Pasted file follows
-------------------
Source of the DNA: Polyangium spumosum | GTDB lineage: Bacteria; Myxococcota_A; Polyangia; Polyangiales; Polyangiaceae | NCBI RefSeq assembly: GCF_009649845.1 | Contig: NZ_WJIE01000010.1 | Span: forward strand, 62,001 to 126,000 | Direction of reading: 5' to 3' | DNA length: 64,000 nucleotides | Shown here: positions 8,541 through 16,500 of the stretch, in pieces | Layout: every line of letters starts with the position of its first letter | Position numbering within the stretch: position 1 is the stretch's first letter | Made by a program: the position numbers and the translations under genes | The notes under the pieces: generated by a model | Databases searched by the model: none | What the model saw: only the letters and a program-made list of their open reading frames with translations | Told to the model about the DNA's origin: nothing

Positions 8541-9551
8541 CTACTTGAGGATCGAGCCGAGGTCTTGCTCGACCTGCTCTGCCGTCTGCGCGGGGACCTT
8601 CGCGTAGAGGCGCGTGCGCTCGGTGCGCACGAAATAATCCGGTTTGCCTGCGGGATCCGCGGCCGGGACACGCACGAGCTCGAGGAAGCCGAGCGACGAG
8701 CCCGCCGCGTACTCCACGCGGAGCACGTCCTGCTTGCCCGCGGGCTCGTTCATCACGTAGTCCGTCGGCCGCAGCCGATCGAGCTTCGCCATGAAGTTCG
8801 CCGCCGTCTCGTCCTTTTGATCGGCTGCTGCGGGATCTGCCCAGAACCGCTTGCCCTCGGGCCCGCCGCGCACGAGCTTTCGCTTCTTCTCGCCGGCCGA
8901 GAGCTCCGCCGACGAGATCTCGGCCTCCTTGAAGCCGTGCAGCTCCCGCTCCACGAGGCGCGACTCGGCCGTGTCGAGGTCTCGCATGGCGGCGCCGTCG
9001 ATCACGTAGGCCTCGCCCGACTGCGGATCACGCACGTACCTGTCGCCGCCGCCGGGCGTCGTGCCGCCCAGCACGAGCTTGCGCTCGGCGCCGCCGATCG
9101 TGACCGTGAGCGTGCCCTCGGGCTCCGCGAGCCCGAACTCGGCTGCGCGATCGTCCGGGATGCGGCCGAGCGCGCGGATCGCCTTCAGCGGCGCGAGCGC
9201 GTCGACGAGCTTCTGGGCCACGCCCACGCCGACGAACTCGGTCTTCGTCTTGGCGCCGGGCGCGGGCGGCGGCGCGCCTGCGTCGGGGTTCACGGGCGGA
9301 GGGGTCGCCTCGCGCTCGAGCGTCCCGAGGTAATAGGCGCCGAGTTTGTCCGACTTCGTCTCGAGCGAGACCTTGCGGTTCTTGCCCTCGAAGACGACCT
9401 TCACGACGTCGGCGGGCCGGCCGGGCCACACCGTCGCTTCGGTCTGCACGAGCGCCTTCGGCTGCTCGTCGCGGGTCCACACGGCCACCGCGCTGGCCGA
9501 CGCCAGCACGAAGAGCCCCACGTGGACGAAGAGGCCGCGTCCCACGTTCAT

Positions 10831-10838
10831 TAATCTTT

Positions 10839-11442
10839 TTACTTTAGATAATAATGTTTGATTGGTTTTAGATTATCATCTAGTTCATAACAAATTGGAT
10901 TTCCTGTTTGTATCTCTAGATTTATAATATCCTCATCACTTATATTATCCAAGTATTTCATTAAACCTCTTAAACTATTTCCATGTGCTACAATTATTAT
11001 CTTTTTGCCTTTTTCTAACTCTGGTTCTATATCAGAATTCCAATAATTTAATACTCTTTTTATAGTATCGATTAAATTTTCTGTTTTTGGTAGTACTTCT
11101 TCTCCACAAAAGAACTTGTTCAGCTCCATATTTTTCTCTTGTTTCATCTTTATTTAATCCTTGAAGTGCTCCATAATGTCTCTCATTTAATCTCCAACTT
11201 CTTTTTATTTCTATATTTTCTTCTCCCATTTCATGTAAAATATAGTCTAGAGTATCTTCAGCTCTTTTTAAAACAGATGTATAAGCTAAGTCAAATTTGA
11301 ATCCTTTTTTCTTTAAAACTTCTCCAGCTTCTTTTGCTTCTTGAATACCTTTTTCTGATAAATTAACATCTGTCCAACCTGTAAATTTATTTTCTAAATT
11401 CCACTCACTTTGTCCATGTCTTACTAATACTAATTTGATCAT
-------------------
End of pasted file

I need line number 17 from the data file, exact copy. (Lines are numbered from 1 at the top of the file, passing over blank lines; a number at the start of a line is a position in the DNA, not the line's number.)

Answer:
10839 TTACTTTAGATAATAATGTTTGATTGGTTTTAGATTATCATCTAGTTCATAACAAATTGGAT